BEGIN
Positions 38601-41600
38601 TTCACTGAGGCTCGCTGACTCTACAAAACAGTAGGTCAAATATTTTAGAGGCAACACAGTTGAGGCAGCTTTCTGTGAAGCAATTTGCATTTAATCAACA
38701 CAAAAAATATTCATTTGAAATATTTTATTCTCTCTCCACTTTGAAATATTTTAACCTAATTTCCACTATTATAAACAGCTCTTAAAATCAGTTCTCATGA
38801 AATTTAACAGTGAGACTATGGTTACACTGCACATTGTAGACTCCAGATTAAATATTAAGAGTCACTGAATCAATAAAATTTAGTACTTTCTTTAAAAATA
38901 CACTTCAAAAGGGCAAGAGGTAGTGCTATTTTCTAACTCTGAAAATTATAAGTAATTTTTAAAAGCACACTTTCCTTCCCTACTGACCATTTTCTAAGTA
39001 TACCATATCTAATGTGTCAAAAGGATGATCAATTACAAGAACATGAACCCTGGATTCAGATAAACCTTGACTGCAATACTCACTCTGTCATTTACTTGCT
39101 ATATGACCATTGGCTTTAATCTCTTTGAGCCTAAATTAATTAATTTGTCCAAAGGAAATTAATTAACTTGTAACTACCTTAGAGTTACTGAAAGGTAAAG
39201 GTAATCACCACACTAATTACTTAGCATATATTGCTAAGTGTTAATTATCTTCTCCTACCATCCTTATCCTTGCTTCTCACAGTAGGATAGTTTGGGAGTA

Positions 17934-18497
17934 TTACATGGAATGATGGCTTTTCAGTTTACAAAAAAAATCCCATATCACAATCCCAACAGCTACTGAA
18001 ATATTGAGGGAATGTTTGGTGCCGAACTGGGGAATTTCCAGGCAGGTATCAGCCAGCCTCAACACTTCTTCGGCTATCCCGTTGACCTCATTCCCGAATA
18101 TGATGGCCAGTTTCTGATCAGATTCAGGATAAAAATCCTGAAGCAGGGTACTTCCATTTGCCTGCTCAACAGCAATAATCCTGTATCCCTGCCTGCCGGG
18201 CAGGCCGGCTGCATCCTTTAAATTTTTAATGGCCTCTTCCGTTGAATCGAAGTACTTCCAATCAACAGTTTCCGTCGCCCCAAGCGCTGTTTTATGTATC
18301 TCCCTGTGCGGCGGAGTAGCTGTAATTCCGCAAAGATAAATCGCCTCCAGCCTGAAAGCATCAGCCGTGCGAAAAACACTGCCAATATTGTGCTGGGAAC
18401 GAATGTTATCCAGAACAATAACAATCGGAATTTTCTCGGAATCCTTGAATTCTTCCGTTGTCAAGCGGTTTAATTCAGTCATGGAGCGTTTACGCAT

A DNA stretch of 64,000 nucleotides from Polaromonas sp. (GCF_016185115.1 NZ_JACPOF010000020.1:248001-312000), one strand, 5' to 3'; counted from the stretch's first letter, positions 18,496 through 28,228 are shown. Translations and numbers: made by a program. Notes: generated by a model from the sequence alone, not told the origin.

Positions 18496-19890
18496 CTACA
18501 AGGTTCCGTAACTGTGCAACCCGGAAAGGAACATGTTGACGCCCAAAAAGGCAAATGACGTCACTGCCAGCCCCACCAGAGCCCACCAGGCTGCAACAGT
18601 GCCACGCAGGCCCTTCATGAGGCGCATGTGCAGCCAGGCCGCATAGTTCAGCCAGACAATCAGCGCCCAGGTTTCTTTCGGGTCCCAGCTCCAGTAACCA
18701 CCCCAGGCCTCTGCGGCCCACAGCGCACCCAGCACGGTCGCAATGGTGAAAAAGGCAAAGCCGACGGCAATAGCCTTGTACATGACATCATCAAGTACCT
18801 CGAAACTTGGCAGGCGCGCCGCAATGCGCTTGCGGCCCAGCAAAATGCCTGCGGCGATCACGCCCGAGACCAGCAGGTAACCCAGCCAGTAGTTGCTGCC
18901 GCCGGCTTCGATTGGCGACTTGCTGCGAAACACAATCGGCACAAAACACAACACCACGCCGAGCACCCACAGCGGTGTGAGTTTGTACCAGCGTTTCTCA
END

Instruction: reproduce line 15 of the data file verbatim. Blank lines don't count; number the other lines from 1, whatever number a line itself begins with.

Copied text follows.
18401 GAATGTTATCCAGAACAATAACAATCGGAATTTTCTCGGAATCCTTGAATTCTTCCGTTGTCAAGCGGTTTAATTCAGTCATGGAGCGTTTACGCAT